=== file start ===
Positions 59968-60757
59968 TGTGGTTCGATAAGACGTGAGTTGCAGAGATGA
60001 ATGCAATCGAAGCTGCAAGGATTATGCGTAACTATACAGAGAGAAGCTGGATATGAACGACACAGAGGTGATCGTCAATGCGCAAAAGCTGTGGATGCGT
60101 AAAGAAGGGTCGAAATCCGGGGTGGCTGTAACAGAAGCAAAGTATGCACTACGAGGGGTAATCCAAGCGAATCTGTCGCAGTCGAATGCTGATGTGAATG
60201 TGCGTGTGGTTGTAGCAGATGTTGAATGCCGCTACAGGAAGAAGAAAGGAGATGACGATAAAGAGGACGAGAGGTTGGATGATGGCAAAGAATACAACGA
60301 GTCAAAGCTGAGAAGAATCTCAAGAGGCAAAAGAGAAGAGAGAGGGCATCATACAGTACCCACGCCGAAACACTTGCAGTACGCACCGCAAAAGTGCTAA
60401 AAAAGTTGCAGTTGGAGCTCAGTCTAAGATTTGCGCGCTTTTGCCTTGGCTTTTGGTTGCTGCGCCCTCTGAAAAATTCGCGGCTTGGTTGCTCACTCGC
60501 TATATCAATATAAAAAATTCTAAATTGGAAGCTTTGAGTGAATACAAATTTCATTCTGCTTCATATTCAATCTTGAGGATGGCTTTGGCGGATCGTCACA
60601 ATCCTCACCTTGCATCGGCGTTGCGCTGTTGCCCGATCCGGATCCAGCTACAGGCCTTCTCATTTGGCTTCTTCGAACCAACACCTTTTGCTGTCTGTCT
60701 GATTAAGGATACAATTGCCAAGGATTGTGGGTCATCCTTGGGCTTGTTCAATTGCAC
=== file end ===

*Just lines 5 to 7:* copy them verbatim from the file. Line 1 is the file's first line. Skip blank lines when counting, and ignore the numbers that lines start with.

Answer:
60201 TGCGTGTGGTTGTAGCAGATGTTGAATGCCGCTACAGGAAGAAGAAAGGAGATGACGATAAAGAGGACGAGAGGTTGGATGATGGCAAAGAATACAACGA
60301 GTCAAAGCTGAGAAGAATCTCAAGAGGCAAAAGAGAAGAGAGAGGGCATCATACAGTACCCACGCCGAAACACTTGCAGTACGCACCGCAAAAGTGCTAA
60401 AAAAGTTGCAGTTGGAGCTCAGTCTAAGATTTGCGCGCTTTTGCCTTGGCTTTTGGTTGCTGCGCCCTCTGAAAAATTCGCGGCTTGGTTGCTCACTCGC